The Legislative Council Committee on Rules of Procedure (CRP) carried out a study in June on the feasibility of imposing new sanctions on lawmakers for misconduct during Legco meetings.
Then in September, the CRP launched an internal consultation by sending out a questionnaire to legislators to seek their views on how to deal with such behavior.
In the questionnaire, the CRP proposed several options, such as barring misbehaving lawmakers from attending the following Legco council meeting or a certain number of meetings and introducing a penalty mechanism that will have their salaries withheld during their period of absence or slap them with a direct fine.
On Tuesday, CRP chairman Paul Tse Wai-chun confirmed to us that he has already received replies to the questionnaires from Legco members.
According to Tse, lawmakers are quite clearly divided over the issue: pan-democrats are against any attempt to amend the Legco Rules of Procedure, while members of the pro-establishment camp are generally in favor of the suggestions put forward by the committee.
However, pro-establishment lawmakers have frankly expressed that even though they are in favor of the CRP proposals, the prevailing view among pro-establishment members is that they have no intention of further amending the Rules of Procedure at this point.
They noted that the pro-establishment camp has already succeeded in introducing major amendments to the Rules of Procedure earlier this year, which, among other things, allow the Legco president to resume the council meeting shortly after its adjournment, thereby nullifying any attempt by the pan-dems to mount filibusters or force the adjournment of meetings.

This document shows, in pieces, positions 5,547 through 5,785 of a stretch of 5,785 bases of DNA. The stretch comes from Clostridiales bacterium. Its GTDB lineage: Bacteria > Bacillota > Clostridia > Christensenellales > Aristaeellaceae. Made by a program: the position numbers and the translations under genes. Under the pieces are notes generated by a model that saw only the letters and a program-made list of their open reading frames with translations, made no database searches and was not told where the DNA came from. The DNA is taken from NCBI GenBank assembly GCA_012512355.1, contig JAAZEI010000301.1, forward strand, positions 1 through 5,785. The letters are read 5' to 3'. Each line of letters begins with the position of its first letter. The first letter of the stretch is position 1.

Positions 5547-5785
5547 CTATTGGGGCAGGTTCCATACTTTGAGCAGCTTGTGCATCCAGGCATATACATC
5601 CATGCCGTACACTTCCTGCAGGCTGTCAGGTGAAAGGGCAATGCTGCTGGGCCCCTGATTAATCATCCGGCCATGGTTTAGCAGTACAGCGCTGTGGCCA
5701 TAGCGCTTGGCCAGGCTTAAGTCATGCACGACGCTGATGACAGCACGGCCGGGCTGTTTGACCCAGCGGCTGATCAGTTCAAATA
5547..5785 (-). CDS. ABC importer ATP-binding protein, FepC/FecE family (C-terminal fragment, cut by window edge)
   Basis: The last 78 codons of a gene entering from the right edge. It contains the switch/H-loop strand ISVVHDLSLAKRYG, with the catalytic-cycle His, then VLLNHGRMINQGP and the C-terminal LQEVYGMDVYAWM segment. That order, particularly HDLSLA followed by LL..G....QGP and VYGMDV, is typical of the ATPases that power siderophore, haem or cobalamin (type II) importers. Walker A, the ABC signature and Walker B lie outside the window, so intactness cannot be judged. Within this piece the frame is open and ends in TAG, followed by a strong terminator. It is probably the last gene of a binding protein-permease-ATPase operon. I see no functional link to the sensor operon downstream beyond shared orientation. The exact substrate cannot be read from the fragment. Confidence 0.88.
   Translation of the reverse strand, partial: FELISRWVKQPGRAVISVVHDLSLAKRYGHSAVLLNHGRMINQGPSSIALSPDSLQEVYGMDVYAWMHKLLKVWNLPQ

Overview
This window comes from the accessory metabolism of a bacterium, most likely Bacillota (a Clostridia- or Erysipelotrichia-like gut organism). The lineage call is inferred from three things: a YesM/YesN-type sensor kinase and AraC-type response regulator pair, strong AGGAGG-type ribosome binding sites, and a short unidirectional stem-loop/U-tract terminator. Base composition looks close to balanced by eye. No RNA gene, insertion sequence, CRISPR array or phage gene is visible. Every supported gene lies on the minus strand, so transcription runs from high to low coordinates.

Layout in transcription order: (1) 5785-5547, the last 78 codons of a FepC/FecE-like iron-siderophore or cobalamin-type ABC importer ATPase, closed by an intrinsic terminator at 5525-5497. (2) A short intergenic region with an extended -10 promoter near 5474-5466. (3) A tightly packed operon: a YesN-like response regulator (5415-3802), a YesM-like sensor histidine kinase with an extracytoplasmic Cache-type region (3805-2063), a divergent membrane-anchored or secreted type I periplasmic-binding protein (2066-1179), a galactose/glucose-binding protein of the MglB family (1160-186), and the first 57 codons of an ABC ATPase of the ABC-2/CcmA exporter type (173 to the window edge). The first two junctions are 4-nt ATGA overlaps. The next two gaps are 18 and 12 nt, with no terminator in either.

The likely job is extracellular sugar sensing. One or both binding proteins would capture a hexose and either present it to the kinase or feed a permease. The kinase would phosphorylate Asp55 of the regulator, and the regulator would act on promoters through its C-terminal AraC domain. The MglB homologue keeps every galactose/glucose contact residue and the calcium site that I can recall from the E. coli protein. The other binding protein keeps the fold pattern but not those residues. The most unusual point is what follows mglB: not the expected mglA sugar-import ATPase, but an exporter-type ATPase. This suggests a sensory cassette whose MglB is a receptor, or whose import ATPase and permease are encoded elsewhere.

Moreover, members of the pro-establishment camp fear that further tightening the council rules might backfire and give the public a negative impression that they are throwing their weight around and taking full advantage of their majority status in the legislature.
Besides, the pro-establishment lawmakers added, even if the enhanced sanctions are passed, it would be difficult to enforce it in practice, not to mention the likelihood that it would spark another firestorm of controversy in society.
In short, the pro-establishment camp would rather stay put for now.
The pro-establishment lawmakers also dismissed speculation that they are just biding their time and would mount another onslaught against the pan-dems over tightening the Rules of Procedure after the Kowloon West by-election next month.
They maintained that the pro-Beijing camp is striving hard to get the seat in the upcoming by-election not because they want to amend the Rules of Procedures again, adding that most of them have no intention of amending the rules again.
As we can see, the pro-establishment camp considers the task of amending the Rules of Procedure a “mission accomplished”, and as such, it is very likely that the CRP consultation would eventually get nowhere.
This article appeared in the Hong Kong Economic Journal on Oct 24
Translation by Alan Lee additional reporting
[Chinese version 中文版]
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